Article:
Vanderbilt Law Review

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May 17, 2004 marked the fiftieth anniversary of the Supreme Court's decision in Brown v. Board of Education.' This precise day also marked the sixty-first anniversary of the Supreme Court's first use of the phrase "private attorney general." For about three decades after this initial 1943 appearance, the private attorney general concept surfaced only occasionally in the legal literature. Starting in the 1970s, however, its presence became quite regular, and that regularity has escalated steadily to the present: on average, during the past fifteen years, every single workday, somewhere in the United States, some judge has written a legal opinion or some scholar has penned an article invoking the private attorney general concept.

That the phrase is employed so frequently suggests its utility as a concept. What is odd, though, is that when probed, the concept proves surprisingly mercurial. The phrase is sometimes used to refer to plaintiffs, occasionally used to refer to defendants, and typically used to refer to lawyers. (What other concept is so malleable that it can be deployed to signify either a plaintiff or a defendant, a lawyer or a client?) Legislatures create private attorneys general by statute, but before they did and when they have not, courts have created them by judicial decision, and executive agencies by fiat. Congress creates private attorneys general, but so do state legislatures, state courts, and state administrative agencies. The phrase is an integral part of the doctrine of standing? and of the rules concerning attorneys' fees. In its single most important decision about private attorneys general, the United States Supreme Court ruled that the Constitution necessarily restrains the concept, while simultaneously implying that courts of equity nonetheless retain inherent powers to propagate it.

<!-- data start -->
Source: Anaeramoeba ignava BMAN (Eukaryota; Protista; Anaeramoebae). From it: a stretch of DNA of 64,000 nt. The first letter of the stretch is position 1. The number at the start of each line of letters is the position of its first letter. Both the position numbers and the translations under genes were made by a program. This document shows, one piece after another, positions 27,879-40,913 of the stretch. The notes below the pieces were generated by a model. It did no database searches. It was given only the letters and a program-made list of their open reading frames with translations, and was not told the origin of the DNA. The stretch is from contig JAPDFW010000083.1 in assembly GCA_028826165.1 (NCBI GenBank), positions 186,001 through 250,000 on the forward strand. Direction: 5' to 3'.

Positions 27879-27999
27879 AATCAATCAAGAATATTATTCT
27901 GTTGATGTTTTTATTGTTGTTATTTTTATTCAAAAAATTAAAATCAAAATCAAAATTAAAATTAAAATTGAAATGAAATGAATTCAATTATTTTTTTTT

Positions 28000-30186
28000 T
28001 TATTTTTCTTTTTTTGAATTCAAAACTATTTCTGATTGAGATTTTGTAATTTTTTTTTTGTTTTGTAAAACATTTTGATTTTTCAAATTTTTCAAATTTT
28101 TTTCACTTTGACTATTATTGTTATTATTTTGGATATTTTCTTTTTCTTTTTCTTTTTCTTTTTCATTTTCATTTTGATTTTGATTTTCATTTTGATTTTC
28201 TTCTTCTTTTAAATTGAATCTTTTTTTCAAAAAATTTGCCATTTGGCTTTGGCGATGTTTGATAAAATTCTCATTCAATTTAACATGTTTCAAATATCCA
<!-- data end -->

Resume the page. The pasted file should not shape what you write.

If there is any fixed star in this constellation, it is that the private attorney general is a placeholder for any person who mixes private and public features in the adjudicative arena. Yet even that compass point proves elusive, as there are so many players who mix public and private functions in so many different ways that the concept holds the place for a motley cast of disparate characters. "Anyone," one commentator argues, "can call himself a 'private attorney general.' " While scholars and judges have often stated that the private attorney general performs a mix of public and private functions, they have much less frequently attended to the variety of different public-private mixes contained within this rubric.

My goal in this Article is to map these mixes-to distill from the singular private attorney general concept a range of distinct private attorneys general-and then to convince the reader that this new taxonomy is a helpful heuristic device. I take as the template for the logic of my argument Alfred Kinsey's taxonomy of sexual orientations, an analogy that may be distant in content but is nonetheless similar in form. Kinsey, a taxonomist by training, rebelled against society's insistence that human sexuality occurred in but two diametrically opposed forms: heterosexual and homosexual.